The Bahá'í administration or Bahá'í administrative order is the administrative system of the Bahá'í Faith. It is split into the elected and the appointed; the supreme governing institution of the Bahá'í Faith is the Universal House of Justice, situated in Haifa, Israel. Some features set apart the Bahá'í administration from similar systems of human government: elected representatives should follow their conscience, rather than being responsible to the views of electors; the Bahá'í administration has four charter documents, the Kitáb-i-Aqdas, the Tablets of the Divine Plan, the Tablet of Carmel and the Will and Testament of `Abdu'l-Bahá. Shoghi Effendi wrote that the Bahá'í Administrative Order incorporates within its structure certain elements which are to be found in each of the three recognized forms of secular government: autocracy and democracy, his objective in designing the Bahá'í Administrative Order was to embody and assimilate within it "such wholesome elements as are to be found in each one of them..." while excluding the "admitted evils inherent in each of these systems..." such that it "cannot degenerate into any form of despotism, of oligarchy, or of demagogy which must sooner or corrupt the machinery of all man-made and defective political institutions."Bahá'u'lláh commended the British system of government that enhanced kingship through consultation with the people, but did not endorse parliamentary democracy.
These statements praise the principles of kingship and consultation with the people as principles for civil government. The Bahá'í Administrative Order concerns the system of administration within the Bahá'í Faith rather than civil government; this difference is highlighted in a letter written on behalf of Shoghi Effendi concerning the future world government foretold by Bahá'u'lláh and outlined by Shoghi Effendi, stating "As regards the International Executive referred to by the Guardian in his "Goal of a New World Order", it should be noted that this statement refers by no means to the Bahá'í Commonwealth of the future, but to that world government which will herald the advent and lead to the final establishment of the World Order of Bahá'u'lláh. The formation of this International Executive, which corresponds to the executive head or board in present-day national governments, is but a step leading to the Bahá'í world government of the future, hence should not be identified with either the institution of the Guardianship or that of the International House of Justice."
In keeping with the Bahá'í principle of obedience to government, Bahá'í Administration is seen as subordinate to civil government. A key point of the process of administration is the practice of consultation.'Abdu'l-Bahá states "The prime requisites for them that take counsel together are purity of motive, radiance of spirit, detachment from all else save God, attraction to His Divine Fragrances and lowliness amongst His loved ones and long-suffering in difficulties and servitude... The members thereof must take counsel together in such wise that no occasion for ill-feeling or discord may arise; this can be attained when every member expresseth with absolute freedom his own opinion and setteth forth his argument. Should any one oppose, he must on no account feel hurt for not until matters are discussed can the right way be revealed; the shining spark of truth cometh forth only after the clash of differing opinions. If after discussion, a decision be carried unanimously and good; the Bahá' í administration has two distinct elements: the appointed.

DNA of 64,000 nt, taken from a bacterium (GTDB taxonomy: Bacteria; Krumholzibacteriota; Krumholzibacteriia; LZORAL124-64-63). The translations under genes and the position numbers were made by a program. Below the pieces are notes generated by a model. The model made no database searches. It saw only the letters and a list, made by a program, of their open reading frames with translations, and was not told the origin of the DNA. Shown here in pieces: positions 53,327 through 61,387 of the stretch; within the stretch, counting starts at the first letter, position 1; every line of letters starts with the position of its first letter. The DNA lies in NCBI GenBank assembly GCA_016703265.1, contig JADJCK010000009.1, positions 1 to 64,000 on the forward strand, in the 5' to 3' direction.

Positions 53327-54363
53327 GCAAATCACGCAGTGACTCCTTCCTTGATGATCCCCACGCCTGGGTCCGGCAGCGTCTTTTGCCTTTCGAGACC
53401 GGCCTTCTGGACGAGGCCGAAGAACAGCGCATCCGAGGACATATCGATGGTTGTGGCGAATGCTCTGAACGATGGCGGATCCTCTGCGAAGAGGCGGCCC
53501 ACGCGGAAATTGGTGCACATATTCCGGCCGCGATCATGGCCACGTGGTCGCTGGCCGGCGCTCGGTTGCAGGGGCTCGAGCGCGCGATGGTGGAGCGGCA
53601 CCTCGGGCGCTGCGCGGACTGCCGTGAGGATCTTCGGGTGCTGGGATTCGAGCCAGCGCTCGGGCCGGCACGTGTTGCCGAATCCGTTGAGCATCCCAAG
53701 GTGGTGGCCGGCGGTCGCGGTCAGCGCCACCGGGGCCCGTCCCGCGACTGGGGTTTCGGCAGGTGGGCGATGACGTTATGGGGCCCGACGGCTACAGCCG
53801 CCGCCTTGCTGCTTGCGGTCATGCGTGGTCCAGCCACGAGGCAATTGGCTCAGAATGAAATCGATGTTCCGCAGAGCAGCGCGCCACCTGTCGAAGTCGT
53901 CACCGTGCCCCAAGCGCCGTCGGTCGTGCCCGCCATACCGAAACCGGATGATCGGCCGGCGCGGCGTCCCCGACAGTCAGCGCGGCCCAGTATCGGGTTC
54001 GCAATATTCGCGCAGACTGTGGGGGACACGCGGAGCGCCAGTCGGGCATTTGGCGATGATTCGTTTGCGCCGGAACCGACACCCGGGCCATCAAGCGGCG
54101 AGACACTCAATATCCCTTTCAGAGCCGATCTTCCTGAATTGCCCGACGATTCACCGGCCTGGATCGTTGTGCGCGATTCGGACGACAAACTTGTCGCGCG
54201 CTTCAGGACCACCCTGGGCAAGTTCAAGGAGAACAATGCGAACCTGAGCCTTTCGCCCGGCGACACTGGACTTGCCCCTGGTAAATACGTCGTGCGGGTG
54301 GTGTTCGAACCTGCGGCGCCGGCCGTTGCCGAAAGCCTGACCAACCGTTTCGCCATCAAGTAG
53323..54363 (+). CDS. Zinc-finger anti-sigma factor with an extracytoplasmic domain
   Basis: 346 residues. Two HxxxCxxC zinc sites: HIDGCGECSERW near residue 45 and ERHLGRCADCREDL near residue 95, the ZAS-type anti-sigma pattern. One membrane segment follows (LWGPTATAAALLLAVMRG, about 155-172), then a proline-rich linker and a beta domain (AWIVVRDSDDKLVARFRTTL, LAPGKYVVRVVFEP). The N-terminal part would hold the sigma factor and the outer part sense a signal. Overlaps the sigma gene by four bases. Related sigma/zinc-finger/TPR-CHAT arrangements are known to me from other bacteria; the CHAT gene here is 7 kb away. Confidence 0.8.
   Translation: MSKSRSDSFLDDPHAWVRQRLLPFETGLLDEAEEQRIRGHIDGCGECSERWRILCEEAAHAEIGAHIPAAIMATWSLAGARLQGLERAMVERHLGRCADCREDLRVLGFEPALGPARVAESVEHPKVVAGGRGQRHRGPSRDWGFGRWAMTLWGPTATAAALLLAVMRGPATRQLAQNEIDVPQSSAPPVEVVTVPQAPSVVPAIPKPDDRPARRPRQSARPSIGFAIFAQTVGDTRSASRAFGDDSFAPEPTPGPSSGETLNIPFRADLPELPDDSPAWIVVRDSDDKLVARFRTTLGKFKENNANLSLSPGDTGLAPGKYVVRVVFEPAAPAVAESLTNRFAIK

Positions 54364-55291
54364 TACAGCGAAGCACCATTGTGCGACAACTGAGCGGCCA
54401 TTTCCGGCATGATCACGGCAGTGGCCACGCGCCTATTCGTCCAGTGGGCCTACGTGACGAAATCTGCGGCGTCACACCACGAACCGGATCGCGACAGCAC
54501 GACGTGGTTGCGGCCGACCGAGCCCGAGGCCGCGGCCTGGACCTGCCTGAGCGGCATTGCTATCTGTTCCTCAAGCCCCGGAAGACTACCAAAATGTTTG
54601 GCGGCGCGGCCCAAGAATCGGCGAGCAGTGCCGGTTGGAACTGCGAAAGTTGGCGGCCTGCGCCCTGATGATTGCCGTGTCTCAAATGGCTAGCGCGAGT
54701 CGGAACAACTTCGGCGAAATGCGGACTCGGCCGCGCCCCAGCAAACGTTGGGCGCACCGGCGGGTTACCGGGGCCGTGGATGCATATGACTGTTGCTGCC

The highest elected body is the Universal House of Justice, which possesses the authority to supplement and apply the laws of Bahá'u'lláh. The highest appointed authority is the Institution of the Guardianship, a hereditary authority and has the exclusive "right of the interpretation of the Holy Writ conferred upon him." These two institutions are described in `Abdu'l-Bahá's Will and Testament as having divine authority: "... The Guardian of the Cause of God, as well as the Universal House of Justice to be universally elected and established, are both under the care and protection of the Abhá Beauty... Whatsoever they decide is of God. Whoso obeyeth him not, neither obeyeth them, hath not obeyed God" The same Will appoints Shoghi Effendi as the Guardian, gives further details about the structure of the administration, including election and appointment processes. Shoghi Effendi worked throughout his life to establish the necessary secondary institutions that were required for the election of the Universal House of Justice, first elected in 1963.